To celebrate our retirement my wife and I took back to back cruises on RCCL's Oasis of the Seas. The eastern and western Caribbean cruises are our 7th and 8th cruises with Royal Caribbean and our anticipation was high.
We flew down from DC a day early and stayed at Marriott's Fairfield Inns & Suites in Dania Beach. It is ten minutes from the airport, and about fifteen from the cruise port and Amtrak station. They provide a free shuttle from the airport to the hotel as well as to a group of local restaurants at dinner time, and have a pay shuttle available to the pier and the train station.
The new cruise terminal is beautiful and embarkation was amazingly smooth. We were on the ship in twenty minutes. We had an oceanview cabin on deck three, perfectly amidships. It was a hump to either elevators, but we were equidistant from both the forward and aft attractions, so actually it worked well. The cabin seemed slightly smaller than on other ships in the fleet, but it was better arranged and we easily had space for all our stuff. The bathroom was actually a smidgeon larger and also better engineered.
Flatout, the ship only felt crowded on embarkation, when all the "tourists" are wandering cluelessly around trailing their luggage behind them, and during events on the promenade, like the captain's gala when 6000 plus people are offered free champagne. We quickly learned to find a hiding place, like Vintages, the wine and tapas bar in Central Park, to avoid the crowds.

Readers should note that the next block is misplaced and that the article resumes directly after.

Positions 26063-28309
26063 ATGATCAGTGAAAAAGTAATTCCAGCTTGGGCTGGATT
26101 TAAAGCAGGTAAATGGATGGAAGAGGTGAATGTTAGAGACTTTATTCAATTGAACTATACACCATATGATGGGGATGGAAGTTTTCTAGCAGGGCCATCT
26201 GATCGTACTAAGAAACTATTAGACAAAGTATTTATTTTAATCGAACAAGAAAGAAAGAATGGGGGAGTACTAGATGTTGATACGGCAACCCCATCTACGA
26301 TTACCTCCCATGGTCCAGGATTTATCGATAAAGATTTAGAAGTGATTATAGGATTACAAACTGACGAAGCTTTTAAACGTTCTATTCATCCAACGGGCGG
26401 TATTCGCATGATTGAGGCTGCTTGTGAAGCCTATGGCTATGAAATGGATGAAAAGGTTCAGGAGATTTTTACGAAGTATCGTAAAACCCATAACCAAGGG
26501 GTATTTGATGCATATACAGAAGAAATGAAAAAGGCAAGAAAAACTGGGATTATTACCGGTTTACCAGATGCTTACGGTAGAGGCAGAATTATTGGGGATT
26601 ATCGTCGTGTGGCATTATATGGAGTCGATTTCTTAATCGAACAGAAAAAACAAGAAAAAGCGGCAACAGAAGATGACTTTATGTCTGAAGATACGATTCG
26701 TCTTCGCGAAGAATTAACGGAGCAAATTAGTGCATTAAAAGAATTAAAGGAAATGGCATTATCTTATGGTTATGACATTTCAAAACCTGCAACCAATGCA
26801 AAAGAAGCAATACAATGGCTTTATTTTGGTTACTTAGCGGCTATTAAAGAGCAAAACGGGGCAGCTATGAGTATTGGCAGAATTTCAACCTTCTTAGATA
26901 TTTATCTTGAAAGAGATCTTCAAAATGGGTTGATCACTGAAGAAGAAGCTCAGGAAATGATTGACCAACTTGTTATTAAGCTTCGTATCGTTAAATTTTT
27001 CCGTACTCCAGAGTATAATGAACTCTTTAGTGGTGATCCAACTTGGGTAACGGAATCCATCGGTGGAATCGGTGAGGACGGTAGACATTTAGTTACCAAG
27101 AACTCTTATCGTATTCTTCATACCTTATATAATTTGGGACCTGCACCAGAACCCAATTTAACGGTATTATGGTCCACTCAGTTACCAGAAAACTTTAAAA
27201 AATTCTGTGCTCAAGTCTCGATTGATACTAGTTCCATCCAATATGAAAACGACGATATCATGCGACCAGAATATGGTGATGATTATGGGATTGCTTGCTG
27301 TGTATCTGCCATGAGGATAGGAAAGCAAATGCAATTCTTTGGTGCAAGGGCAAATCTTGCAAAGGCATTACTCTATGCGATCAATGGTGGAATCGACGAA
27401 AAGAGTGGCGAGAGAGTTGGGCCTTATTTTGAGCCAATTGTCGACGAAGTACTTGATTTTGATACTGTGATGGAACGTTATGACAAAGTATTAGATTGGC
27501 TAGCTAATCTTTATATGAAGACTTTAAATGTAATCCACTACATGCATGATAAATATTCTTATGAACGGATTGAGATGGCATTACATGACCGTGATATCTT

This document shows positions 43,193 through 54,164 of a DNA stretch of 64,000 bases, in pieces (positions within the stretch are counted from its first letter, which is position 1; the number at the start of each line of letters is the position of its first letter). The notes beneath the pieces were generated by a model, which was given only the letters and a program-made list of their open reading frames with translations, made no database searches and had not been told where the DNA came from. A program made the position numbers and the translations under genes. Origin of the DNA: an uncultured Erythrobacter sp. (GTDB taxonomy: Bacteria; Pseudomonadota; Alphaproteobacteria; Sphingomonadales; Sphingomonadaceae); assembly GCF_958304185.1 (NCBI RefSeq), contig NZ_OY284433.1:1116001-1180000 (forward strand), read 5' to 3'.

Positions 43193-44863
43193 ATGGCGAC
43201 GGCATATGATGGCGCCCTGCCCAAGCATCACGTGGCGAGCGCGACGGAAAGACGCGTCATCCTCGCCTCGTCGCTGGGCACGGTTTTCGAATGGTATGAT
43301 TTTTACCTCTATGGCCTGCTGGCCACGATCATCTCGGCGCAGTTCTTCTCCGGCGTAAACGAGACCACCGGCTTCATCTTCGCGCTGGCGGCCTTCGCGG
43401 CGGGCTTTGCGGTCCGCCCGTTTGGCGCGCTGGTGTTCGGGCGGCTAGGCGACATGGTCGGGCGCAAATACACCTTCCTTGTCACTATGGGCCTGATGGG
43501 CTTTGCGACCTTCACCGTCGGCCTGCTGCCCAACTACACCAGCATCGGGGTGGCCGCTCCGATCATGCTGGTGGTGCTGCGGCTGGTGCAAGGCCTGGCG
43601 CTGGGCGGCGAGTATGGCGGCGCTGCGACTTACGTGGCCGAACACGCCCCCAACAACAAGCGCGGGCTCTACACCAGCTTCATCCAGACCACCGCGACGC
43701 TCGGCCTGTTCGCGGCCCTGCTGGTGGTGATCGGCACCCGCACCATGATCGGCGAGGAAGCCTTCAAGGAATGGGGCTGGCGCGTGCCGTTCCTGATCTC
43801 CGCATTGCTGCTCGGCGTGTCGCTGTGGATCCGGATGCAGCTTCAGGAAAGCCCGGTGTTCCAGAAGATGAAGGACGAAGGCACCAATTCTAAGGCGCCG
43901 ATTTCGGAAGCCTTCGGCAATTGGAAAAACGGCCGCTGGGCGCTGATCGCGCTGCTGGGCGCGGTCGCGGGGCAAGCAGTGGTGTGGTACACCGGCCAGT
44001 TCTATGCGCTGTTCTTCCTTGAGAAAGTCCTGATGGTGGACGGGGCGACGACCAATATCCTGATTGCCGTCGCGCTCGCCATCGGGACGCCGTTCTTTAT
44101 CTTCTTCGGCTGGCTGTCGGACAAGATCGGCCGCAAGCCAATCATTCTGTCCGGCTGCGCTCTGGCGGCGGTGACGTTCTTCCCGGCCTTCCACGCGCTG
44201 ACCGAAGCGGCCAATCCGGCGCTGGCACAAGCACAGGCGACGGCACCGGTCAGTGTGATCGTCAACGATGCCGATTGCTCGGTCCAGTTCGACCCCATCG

Cruising out of Florida, there will always be folks of many nationalities. Frankly these folks are friendly, polite, and very interesting to talk to. What stands out as irritating are the "tourists" the folks this ship attracts who have never cruised before or just don't grasp things; like the necessity for the muster drill. They cluster in elevator bays and on gangways talking amongst themselves, obliviously blocking all the other passengers from getting to where they are going. With 6000 plus folks, things need to scheduled and allocated so everyone is not trying to do the same thing at once. So there are comedy shows, aqua shows, a Broadway show, the ice show, etc. that should be booked BEFOREHAND (ie: online from home before the cruise). Unfortunately this is something else the "tourists" don't get. And while there are always empty seats, and these are released ten minutes before showtime and I think everyone who lined up to get one succeeds in seeing the show, one still hears endless carping about "Well I didn't know I had to book this early... blah blah blah." All this info is on the website. Royal even sent me a schedule of the shows and restaurants beforehand. Don't these folks read their mail? But other than these odd fellow passengers, Oasis is a marvel.